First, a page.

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Wednesday, 13 February 2013
Page: 1124


Ms MACKLIN (JagajagaMinister for Families, Community Services and Indigenous Affairs and Minister for Disability Reform) (09:48): It is an honour to be commending the Aboriginal and Torres Strait Islander Peoples Recognition Bill 2012 to the House today. I thank everyone who has contributed to the debate, particularly the Prime Minister and the Leader of the Opposition. Five years ago we all wept together and we began to heal together. In the years since that momentous apology we have been able to begin a new conversation to progress the work that still needs to be done towards a successful referendum to recognise Aboriginal and Torres Strait Islander peoples in our Constitution. We appointed an expert panel made up of respected and accomplished individuals, including Aboriginal and Torres Strait Islander and community leaders. They travelled the country and gathered views and advice and, for the first time, we now have meaningful proposals for change.

I would like to thank again the expert panel for their hard work and dedication to constitutional recognition. Many of them are here with us today. Today this House takes up that work, with an act of recognition acknowledging the unique and special place of Aboriginal and Torres Strait Islander peoples as the first peoples of our nation. With support across the parliament for this act of recognition, we continue to build the momentum we need for successful constitutional change. We do not intend the act to be a substitute for constitutional reform. To maintain momentum towards a successful referendum, a sunset provision in the bill limits the effect of the act to two years. We expect this will also provide an impetus for a future parliament to assess how the campaign for change is travelling and the appropriate timing for a successful referendum. The bill also provides for a review to consider and advise a future parliament on proposals to submit to a referendum, taking into account the valuable work that has been done by the expert panel.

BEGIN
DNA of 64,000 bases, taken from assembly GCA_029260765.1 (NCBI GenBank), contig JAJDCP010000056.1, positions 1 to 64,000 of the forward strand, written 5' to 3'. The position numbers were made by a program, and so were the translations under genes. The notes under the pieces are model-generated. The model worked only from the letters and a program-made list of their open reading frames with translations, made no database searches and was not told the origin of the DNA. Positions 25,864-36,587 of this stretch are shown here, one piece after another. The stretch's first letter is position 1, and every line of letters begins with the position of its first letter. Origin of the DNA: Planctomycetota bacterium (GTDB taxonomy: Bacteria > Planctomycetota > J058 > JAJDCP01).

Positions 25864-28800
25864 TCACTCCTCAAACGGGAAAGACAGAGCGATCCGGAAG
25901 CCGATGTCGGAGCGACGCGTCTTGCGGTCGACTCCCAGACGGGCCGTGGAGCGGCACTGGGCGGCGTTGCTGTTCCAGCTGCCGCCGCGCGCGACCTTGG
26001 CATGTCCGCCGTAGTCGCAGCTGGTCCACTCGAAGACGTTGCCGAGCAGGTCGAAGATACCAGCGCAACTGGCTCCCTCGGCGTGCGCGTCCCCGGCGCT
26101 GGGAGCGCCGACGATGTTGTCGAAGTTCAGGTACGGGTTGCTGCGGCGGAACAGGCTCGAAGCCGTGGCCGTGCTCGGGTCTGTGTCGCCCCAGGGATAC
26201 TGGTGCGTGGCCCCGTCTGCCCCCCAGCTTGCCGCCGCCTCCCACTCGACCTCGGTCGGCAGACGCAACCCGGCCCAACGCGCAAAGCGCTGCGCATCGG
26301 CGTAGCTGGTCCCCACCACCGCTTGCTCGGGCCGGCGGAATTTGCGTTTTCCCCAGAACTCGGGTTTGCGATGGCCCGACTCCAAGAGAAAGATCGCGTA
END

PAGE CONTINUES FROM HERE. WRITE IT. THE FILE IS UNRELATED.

We know that legislation is not the appropriate forum to make all the changes we want to see. These changes must ultimately be in our nation's foundation document. On this important day, I make it clear that this government is committed to recognising Aboriginal and Torres Strait Islander peoples in the Australian Constitution. We believe the Constitution should recognise Aboriginal and Torres Strait Islander peoples and their unique history, culture and connection to the land; reflect our country's fundamental belief in the importance of equality by removing all references to race; and acknowledge that additional effort is needed to close the gap on Indigenous disadvantage in this country. We are determined to continue working to achieve this change, to build stronger relationships with Indigenous people based on mutual respect.

As well as a reconciled future where all Australians are equal partners, with equal opportunities in shaping the future of our country, we know that the momentum for a successful referendum will build not only from those of us here in the parliament but also from our wider community—in conversations in workplaces and around kitchen tables. This morning I was very pleased to join the Prime Minister to meet with the young campaigners who are out there already spreading the word about recognition to spark those conversations that we all need to have. The Australian Constitution is the foundation document for our laws and our government, but it is silent on the special place of our First Australians. Today those of us here play our part in recognising this special place. I commend this bill to the House.

The SPEAKER: I thank the minister, and I welcome to the gallery today Indigenous leaders and elders and others involved in this process and thank them for enhancing the debate on the floor. Often we speak in this place and no-one is listening, so it is wonderful that we have had an audience to such a momentous occasion.

Question agreed to.

Bill read a second time.